Export education: stronger for longer

Pessimists point to the possibility of a downturn in Chinese demand for Australian universities (CMM, Monday and yesterday), optimists point to the trend-line. Which is way up on last year. Certainly, exports could be stronger for longer than looked likely in the 2011-13 dip.

There were 624 000 international students in Australia in 2017, 13 per cent more than in ’16. And way, way up on 2014, when there were 452 000. The growth is set to roll on, with 2017 commencements up 12 per cent on ’16. This compares to average annual commencements of 3.8 per cent over the preceding ten years.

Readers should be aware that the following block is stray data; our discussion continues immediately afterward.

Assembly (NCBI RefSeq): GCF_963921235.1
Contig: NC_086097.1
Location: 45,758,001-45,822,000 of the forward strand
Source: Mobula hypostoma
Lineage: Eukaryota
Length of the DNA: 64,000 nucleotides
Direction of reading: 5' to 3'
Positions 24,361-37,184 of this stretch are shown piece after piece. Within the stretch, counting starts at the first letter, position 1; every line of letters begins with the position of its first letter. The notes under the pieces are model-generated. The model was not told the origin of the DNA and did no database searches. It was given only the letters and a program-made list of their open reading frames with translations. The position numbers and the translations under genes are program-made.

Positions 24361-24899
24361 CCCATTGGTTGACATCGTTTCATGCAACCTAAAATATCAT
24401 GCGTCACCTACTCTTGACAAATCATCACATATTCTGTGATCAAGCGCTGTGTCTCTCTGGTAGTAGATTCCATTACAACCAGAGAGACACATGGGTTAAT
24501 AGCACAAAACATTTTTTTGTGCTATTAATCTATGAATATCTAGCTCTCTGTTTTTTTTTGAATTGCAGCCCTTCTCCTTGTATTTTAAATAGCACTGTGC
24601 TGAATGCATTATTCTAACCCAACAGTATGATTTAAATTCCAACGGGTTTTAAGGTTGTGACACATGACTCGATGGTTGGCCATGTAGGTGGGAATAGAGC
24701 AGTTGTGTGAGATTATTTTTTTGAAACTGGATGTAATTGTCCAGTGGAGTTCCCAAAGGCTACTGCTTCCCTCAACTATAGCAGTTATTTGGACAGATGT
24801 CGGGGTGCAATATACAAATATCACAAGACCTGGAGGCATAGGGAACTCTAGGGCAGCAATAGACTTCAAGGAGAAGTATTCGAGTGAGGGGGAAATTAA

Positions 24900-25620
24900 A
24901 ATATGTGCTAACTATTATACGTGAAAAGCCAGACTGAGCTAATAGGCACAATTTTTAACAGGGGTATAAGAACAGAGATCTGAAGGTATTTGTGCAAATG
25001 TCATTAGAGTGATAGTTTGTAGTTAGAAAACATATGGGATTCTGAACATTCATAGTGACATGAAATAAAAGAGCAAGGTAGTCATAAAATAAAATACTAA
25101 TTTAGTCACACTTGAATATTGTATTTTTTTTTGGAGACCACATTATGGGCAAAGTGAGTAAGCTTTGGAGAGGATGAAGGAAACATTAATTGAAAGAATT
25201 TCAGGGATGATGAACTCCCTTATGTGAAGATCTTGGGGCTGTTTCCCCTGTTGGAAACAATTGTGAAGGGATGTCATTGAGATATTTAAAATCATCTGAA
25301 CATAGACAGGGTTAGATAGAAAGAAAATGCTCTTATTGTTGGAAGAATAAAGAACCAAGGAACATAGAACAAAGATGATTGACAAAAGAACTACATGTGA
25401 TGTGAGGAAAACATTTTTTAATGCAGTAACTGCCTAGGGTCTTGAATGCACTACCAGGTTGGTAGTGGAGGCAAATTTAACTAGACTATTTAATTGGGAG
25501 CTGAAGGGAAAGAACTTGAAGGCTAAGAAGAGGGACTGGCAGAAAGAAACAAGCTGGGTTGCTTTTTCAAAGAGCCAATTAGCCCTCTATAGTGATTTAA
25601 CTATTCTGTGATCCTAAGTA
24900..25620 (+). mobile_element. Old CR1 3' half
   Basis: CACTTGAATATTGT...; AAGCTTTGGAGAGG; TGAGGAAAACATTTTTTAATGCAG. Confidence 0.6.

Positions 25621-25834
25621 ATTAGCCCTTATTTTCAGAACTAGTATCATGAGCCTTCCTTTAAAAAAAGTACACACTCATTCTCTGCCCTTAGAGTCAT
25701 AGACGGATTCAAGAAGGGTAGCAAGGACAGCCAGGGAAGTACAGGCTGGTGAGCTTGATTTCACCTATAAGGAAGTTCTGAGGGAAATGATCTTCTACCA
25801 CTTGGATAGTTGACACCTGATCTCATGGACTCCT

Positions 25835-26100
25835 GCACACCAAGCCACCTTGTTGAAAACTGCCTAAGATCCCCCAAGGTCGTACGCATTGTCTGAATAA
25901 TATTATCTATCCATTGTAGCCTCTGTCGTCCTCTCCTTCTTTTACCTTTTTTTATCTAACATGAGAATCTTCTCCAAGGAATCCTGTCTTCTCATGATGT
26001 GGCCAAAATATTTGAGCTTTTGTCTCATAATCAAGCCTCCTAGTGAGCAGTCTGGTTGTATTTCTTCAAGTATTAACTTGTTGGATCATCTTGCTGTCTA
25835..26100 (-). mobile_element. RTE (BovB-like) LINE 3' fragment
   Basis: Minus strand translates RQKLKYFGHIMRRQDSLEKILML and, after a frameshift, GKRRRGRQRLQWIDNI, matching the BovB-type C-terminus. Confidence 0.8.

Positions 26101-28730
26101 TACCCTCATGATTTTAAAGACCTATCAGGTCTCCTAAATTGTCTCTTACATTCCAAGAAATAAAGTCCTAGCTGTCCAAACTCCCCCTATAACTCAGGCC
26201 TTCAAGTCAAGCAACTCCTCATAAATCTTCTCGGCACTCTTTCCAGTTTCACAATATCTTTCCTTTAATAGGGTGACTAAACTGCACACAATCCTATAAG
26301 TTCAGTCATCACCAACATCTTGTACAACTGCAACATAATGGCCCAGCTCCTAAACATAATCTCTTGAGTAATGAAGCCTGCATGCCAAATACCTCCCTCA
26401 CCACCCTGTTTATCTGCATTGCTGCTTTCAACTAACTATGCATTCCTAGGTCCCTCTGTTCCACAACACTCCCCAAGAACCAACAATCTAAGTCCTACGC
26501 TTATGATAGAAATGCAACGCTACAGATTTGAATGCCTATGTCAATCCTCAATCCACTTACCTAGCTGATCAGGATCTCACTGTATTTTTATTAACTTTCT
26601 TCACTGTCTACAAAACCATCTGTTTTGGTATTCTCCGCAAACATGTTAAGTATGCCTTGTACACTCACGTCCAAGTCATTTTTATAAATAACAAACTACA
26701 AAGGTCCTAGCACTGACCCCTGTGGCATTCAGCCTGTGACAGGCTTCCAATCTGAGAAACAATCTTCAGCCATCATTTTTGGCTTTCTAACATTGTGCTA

There was growth in all main markets, including China which continues by far the single largest source of sales, growing 54 per cent between ’14 and ’16. In 2014 the 119 000 students from China accounted for 26 per cent of the total rising to 184 000 (29 per cent) last year.

Demand from second-place India was also robust, up by 48 per cent, to 68 000 in 2016. Nepal was also up, 113 per cent to 28 000 and the number of Brazilian students sambaed strongly, up 62 per cent to 24 000.

The higher education (up 15 per cent between 2016 and 2017) and VET systems (up 15 per cent) drove the industry’s growth, which the Australian Bureau of Statistics estimates generates $30.9bn for the economy.

Education Minister Simon Birmingham points to the BOoS number and says the government is enhancing the industry by raising the bar for providers in student welfaresupport services and the performance of international agents.


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